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A case report of delayed cortical infarction adjacent to sulcal clots after traumatic subarachnoid hemorrhage in the absence of proximal vasospasm

Schinke, Christian, Horst, Viktor, Schlemm, Ludwig, Wawra, Matthias, Scheel, Michael, Hartings, Jed A. and Dreier, Jens P. (2018) A case report of delayed cortical infarction adjacent to sulcal clots after traumatic subarachnoid hemorrhage in the absence of proximal vasospasm. BMC Neurology, 18 (210). ISSN 1471-2377

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Identification Number: 10.1186/s12883-018-1217-y


Background Cortical ischemic lesions represent the predominant pathomorphological pattern of focal lesions after aneurysmal subarachnoid hemorrhage (aSAH). Autopsy studies suggest that they occur adjacent to subarachnoid blood and are related to spasm of small cortical rather than proximal arteries. Recent clinical monitoring studies showed that cortical spreading depolarizations, which induce cortical arterial spasms, are involved in lesion development. If subarachnoid blood induces adjacent cortical lesions, it would be expected that (i) they also develop after traumatic subarachnoid hemorrhage (tSAH), and (ii) lesions after tSAH can occur in absence of angiographic vasospasm, as was found for aSAH. Case presentation An 86-year-old woman was admitted to our hospital with fluctuating consciousness after hitting her head during a fall. The initial computed tomography (CT) was significant for tSAH in cortical sulci. On day 8, the patient experienced a secondary neurological deterioration with reduced consciousness and global aphasia. Whereas the CT scan on day 9 was still unremarkable, magnetic resonance imaging (MRI) on day 10 revealed new cortical laminar infarcts adjacent to sulcal blood clots. Proximal vasospasm was ruled out using MR and CT angiography and Doppler sonography. CT on day 14 confirmed the delayed infarcts. Conclusions We describe a case of delayed cortical infarcts around sulcal blood clots after tSAH in the absence of proximal vasospasm, similar to results found previously for aSAH. As for aSAH, this case suggests that assessment of angiographic vasospasm is not sufficient to screen for risk of delayed infarcts after tSAH. Electrocorticography is suggested as a complementary method to monitor the hypothesized mechanism of spreading depolarizations.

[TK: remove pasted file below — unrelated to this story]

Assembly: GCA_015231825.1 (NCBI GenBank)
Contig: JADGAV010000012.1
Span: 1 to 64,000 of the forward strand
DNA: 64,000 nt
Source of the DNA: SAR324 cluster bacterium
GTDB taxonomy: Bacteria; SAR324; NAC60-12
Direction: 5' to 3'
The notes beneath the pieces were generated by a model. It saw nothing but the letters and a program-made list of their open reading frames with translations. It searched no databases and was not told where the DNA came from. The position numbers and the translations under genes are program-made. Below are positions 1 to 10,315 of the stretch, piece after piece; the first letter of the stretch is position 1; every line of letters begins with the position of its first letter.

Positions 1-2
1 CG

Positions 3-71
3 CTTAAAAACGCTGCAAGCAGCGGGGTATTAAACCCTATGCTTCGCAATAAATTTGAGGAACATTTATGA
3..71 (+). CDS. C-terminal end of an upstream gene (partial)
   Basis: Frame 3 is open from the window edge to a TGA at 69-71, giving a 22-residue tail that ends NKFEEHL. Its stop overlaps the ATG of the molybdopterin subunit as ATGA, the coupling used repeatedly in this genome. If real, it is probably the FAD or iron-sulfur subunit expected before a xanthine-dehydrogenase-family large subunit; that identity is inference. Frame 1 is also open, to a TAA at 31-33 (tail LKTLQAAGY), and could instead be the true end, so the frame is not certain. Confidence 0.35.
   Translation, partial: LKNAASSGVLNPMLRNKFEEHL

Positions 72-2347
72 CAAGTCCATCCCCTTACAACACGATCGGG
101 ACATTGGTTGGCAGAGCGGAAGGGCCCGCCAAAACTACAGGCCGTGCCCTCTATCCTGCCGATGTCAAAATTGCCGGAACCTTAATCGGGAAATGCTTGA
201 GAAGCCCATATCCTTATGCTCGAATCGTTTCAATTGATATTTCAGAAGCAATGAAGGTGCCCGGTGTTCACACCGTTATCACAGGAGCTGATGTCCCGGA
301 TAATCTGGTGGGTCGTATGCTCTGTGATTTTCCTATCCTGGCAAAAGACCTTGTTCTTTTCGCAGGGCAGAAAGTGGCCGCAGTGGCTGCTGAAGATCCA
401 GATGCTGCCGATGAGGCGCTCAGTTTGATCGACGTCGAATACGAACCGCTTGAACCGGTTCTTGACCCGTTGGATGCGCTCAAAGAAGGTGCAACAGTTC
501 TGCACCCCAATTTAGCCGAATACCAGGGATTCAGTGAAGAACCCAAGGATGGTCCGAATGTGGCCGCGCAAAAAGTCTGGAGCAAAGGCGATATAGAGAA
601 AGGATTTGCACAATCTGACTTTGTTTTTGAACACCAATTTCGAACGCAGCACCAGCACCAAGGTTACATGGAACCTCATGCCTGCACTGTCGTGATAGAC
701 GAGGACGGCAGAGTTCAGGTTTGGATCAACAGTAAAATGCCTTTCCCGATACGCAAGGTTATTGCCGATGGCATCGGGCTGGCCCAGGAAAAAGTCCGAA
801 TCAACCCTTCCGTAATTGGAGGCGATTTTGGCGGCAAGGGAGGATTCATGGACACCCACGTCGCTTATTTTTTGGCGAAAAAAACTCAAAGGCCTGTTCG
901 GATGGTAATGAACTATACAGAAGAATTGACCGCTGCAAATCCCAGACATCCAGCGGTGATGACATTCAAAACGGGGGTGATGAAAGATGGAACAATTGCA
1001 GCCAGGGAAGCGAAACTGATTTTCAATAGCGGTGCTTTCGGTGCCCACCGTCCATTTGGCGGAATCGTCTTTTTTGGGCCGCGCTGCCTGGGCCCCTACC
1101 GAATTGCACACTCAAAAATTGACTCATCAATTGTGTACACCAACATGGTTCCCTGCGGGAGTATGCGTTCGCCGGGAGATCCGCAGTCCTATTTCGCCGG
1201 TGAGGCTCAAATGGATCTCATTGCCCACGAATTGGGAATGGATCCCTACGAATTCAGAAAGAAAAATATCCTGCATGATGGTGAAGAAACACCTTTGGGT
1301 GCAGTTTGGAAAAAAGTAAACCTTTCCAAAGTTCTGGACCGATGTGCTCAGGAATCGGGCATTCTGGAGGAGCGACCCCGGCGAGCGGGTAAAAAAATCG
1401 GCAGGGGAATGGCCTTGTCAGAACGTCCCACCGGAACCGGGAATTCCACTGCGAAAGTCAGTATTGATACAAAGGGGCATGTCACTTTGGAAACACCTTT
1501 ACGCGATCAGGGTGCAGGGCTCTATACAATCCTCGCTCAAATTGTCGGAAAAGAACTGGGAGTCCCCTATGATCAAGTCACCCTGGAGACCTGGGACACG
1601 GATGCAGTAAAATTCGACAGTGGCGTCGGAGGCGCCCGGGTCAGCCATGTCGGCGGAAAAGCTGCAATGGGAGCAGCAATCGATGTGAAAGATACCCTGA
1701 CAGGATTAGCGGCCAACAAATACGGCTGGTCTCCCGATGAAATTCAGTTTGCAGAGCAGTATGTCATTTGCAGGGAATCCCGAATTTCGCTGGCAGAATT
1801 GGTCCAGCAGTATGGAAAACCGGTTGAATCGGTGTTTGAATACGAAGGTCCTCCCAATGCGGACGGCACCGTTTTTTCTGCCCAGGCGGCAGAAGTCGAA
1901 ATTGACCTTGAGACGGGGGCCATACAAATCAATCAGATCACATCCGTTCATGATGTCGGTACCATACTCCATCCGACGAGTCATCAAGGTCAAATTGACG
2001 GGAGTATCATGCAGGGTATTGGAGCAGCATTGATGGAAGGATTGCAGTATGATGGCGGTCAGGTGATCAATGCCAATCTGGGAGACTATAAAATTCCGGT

Item Type: Article
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Additional Information: © 2018 The Authors
Divisions: Health Policy
Subjects: R Medicine > RC Internal medicine > RC0321 Neuroscience. Biological psychiatry. Neuropsychiatry
Date Deposited: 09 Jan 2019 11:49
Last Modified: 20 Oct 2021 01:32
Projects: DFG DR 323/5–1, DFG DR 323/10–1, 01 EO 0801, FP7 no 602150 CENTER-TBI
Funders: DFG, Bundesministerium für Bildung und Forschung (BMBF) Center for Stroke Research Berlin

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